A key aspect of a Christian worldview is the idea that God created the world (although how is another question). Not everyone believes this of course. Some don’t believe in God; others believe the physical world is an illusion, or that the universe itself is eternal. The way we understand and perceive the world is known as our worldview, and our worldview encompasses all the biggest questions of life – questions of meaning, purpose, truth and reality. Where did we come from, is there a God, how should we live, and what happens after we die? These are worldview questions, and every religion or belief system worth its salt (including atheism) needs to provide answers to these questions, or gradually fade into obscurity.
One problem though, is not only do different worldviews conflict with each other, but they often contain their own internal inconsistencies, sometimes lying just beneath the surface. One only needs to scratch a bit, and the wound is exposed. At some point all great worldviews begin to diversify and fragment, as adherents take different views on key topics, like forks in the road. That’s not necessarily a bad thing, if the differences can be held within a larger unity. But what if the differences lie right at the core?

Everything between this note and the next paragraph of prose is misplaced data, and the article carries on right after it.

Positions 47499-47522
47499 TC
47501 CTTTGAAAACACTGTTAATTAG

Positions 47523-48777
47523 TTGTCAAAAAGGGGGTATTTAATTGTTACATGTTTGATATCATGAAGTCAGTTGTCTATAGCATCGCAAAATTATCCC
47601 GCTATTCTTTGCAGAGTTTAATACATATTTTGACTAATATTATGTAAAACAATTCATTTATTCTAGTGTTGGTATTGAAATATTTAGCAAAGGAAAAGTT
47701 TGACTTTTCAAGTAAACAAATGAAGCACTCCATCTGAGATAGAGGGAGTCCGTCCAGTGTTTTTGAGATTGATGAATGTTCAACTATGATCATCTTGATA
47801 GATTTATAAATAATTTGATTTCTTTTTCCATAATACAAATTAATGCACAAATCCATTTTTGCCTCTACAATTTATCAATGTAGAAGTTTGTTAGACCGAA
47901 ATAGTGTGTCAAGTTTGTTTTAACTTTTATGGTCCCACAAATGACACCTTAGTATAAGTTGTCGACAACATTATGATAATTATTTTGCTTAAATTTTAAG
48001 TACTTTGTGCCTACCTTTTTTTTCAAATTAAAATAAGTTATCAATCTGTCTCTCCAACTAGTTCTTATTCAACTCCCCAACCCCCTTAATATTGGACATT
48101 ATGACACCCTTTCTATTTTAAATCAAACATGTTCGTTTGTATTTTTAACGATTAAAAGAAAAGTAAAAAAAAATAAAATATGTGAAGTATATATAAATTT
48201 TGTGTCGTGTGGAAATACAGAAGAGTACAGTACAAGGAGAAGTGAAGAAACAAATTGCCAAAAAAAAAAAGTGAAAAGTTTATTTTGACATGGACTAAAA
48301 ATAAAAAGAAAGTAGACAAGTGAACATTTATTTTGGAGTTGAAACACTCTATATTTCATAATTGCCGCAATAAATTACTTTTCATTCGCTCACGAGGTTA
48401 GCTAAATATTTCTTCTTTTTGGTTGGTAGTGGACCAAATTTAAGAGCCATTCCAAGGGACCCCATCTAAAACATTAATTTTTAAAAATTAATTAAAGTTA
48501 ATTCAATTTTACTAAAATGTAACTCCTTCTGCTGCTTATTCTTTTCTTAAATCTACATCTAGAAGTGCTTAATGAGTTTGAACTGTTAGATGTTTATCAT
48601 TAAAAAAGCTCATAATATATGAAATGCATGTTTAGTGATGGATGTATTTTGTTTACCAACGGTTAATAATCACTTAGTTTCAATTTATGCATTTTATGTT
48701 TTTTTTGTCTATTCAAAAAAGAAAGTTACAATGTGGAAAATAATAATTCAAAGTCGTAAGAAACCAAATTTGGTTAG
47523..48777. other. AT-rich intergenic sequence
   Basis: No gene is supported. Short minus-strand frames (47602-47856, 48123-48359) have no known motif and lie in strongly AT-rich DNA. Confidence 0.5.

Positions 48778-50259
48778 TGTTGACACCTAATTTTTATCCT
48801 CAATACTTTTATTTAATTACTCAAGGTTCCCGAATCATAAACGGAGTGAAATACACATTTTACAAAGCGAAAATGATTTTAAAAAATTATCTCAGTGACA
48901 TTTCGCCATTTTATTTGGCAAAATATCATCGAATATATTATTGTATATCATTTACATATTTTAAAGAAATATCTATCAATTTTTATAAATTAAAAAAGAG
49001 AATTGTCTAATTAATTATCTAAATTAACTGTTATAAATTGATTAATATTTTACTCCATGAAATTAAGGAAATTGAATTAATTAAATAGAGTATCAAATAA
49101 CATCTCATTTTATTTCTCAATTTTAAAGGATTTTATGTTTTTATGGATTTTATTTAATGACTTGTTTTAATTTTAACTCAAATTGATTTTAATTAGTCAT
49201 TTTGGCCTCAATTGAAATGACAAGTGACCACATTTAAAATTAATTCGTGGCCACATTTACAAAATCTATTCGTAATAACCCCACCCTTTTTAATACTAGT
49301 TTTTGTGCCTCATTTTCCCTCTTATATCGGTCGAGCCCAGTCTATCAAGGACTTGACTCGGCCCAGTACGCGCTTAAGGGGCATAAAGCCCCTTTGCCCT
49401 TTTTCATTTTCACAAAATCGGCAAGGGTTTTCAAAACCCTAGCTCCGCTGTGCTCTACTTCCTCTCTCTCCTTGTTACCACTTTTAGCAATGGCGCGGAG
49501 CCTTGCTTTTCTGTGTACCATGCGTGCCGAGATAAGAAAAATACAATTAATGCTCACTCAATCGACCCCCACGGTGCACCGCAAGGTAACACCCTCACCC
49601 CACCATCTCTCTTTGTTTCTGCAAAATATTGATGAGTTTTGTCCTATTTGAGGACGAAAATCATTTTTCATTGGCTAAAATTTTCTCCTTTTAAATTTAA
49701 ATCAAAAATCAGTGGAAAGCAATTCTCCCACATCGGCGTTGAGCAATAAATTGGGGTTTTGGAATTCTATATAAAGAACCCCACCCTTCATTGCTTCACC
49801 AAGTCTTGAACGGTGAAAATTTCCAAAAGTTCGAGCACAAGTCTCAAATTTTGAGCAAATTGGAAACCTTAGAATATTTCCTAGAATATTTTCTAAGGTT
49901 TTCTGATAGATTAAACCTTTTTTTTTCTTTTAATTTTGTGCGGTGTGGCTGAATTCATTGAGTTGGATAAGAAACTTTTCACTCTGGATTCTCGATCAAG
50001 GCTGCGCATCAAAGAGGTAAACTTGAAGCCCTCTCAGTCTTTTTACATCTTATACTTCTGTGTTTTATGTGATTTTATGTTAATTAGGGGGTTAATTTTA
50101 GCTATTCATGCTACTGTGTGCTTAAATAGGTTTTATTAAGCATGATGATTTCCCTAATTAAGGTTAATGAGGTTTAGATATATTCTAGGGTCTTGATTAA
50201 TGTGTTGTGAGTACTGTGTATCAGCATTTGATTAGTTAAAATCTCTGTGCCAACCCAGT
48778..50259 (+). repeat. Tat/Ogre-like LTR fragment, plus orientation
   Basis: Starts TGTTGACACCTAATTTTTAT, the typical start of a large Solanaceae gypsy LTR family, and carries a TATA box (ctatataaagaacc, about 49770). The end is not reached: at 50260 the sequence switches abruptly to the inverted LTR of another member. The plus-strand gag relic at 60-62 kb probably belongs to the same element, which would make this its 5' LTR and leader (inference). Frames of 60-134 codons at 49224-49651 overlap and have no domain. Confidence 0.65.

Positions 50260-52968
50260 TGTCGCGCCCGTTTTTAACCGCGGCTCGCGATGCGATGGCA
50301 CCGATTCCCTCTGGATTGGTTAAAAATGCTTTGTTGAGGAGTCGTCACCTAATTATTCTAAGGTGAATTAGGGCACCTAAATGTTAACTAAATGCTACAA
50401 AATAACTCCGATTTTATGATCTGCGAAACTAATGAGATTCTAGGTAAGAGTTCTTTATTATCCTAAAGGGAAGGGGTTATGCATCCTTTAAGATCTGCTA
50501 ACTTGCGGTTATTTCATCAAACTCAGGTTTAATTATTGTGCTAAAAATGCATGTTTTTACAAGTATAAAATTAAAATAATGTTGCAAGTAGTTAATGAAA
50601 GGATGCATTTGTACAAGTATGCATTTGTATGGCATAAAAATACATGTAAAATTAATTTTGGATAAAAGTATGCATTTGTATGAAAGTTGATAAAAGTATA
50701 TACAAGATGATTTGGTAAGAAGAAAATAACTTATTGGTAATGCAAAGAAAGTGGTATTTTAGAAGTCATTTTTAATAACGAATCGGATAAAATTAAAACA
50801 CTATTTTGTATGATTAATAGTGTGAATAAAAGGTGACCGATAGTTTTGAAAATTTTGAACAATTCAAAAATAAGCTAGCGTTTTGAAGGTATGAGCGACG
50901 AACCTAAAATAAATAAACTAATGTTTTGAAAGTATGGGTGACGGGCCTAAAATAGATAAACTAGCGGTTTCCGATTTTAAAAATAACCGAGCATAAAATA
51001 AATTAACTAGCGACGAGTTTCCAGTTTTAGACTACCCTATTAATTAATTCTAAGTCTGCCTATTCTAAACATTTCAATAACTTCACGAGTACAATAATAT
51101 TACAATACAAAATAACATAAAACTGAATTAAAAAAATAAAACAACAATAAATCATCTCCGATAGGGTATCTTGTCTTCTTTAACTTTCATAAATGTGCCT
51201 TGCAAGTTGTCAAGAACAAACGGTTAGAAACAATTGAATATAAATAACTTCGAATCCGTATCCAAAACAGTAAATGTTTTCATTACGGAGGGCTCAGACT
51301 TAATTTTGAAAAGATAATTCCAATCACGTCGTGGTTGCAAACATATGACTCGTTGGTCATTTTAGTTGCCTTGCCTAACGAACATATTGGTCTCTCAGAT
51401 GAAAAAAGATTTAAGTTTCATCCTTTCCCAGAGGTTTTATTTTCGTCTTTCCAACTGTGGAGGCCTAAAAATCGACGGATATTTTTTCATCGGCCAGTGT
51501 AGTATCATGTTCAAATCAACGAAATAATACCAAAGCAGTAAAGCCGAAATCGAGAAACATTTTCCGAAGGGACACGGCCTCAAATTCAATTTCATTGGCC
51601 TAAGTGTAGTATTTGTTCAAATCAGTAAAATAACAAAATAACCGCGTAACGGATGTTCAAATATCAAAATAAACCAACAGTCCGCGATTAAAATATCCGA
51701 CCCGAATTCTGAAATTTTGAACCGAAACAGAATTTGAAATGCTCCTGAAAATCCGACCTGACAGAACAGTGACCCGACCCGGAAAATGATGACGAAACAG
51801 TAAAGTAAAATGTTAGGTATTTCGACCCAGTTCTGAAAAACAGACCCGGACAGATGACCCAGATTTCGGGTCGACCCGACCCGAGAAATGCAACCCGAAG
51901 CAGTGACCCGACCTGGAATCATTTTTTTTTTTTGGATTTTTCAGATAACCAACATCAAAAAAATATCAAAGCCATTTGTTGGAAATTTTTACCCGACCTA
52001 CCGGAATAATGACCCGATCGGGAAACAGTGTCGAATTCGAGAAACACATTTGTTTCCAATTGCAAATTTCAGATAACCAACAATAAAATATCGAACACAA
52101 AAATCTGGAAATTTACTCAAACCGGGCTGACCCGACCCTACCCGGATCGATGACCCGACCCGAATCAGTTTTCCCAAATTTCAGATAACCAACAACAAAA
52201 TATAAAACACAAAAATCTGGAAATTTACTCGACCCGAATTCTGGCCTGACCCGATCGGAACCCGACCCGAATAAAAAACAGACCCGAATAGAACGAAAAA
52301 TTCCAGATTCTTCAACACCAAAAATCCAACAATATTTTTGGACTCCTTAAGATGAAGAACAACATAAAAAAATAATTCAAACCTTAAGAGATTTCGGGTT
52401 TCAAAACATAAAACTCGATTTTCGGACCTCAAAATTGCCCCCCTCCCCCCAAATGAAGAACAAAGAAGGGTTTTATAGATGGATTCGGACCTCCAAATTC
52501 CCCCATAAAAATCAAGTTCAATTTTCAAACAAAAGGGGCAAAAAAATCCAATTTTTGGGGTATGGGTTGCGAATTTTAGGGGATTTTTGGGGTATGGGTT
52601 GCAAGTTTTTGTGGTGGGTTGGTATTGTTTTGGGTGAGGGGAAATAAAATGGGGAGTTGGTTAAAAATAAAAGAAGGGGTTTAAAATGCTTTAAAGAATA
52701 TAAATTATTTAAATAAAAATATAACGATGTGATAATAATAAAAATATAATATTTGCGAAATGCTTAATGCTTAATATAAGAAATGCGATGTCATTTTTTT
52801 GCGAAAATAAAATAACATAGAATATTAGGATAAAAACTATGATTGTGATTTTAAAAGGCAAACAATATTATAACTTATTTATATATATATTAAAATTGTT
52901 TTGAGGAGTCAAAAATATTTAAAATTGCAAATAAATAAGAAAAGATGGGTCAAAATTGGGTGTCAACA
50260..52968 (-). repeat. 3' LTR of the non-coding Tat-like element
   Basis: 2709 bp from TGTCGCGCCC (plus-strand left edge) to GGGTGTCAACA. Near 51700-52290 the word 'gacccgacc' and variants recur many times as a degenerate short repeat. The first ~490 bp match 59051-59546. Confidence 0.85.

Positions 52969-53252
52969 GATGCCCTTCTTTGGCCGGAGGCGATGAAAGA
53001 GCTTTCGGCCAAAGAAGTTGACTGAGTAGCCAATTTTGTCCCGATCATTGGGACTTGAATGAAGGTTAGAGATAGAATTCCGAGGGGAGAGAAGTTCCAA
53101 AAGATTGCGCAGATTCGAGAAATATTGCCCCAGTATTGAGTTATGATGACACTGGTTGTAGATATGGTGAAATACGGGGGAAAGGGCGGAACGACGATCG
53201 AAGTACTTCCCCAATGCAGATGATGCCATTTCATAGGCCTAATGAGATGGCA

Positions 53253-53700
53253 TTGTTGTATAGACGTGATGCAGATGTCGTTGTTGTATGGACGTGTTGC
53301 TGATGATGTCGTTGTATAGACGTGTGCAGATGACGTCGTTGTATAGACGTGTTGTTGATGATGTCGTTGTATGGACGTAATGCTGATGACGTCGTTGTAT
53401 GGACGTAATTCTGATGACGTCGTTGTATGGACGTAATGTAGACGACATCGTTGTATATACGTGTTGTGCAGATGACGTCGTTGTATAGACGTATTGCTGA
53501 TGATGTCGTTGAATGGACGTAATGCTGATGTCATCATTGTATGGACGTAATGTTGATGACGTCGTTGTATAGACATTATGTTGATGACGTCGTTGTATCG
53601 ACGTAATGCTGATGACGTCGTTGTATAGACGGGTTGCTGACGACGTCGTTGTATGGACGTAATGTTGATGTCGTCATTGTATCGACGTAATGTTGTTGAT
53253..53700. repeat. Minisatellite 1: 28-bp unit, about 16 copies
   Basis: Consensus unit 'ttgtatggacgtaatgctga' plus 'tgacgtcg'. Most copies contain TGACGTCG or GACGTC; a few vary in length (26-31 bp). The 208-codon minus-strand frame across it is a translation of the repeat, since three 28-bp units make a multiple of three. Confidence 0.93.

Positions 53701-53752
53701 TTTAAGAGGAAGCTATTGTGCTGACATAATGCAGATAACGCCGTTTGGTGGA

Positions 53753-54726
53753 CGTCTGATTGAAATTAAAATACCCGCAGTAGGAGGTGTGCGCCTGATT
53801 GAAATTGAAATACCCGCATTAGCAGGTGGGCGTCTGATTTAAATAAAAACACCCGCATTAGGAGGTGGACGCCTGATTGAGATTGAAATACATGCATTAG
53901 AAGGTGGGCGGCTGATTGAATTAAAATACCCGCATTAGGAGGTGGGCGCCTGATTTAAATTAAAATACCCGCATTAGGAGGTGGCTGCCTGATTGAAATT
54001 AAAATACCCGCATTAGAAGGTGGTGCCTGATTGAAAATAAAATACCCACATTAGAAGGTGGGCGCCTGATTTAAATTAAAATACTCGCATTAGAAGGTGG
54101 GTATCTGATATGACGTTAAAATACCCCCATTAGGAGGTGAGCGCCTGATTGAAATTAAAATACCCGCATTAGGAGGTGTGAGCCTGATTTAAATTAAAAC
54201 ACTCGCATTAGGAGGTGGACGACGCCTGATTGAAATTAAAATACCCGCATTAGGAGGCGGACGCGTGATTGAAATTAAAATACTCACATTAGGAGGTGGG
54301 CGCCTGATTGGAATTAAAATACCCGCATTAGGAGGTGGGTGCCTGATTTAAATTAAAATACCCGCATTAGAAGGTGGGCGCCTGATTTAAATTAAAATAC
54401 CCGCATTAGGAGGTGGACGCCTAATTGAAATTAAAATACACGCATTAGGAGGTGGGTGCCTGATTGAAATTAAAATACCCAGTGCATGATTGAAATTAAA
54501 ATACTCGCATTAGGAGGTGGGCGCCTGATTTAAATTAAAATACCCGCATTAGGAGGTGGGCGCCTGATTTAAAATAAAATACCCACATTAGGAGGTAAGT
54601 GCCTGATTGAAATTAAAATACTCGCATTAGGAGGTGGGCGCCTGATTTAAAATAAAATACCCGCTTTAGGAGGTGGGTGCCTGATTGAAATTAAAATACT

Within the Christian worldview, it doesn’t take much scratching to expose a major dilemma – a fault line in our faith. God created the world, yes, but where is it going? Does it have a purpose, a goal, or is it just a backdrop for human existence? (If you’re not quite sure, you’re not alone). God also created us – so we might ask the same questions – where are we going, do we have a goal? To this, we’re more certain, and we respond (as a knee-jerk reaction), ‘our goal is to be saved, so we can go to heaven’. But hang on, aren’t we part of creation, with a mission to creation? So if we’re aiming to get to heaven – a vertical narrative – and creation is progressing toward… let’s call it new creation – a horizontal narrative – that’s not just a fork in the road, that’s a 900 separation. Is one of these wrong, or can we resolve this through some creative theological manipulation? Hmmm… a question for another day.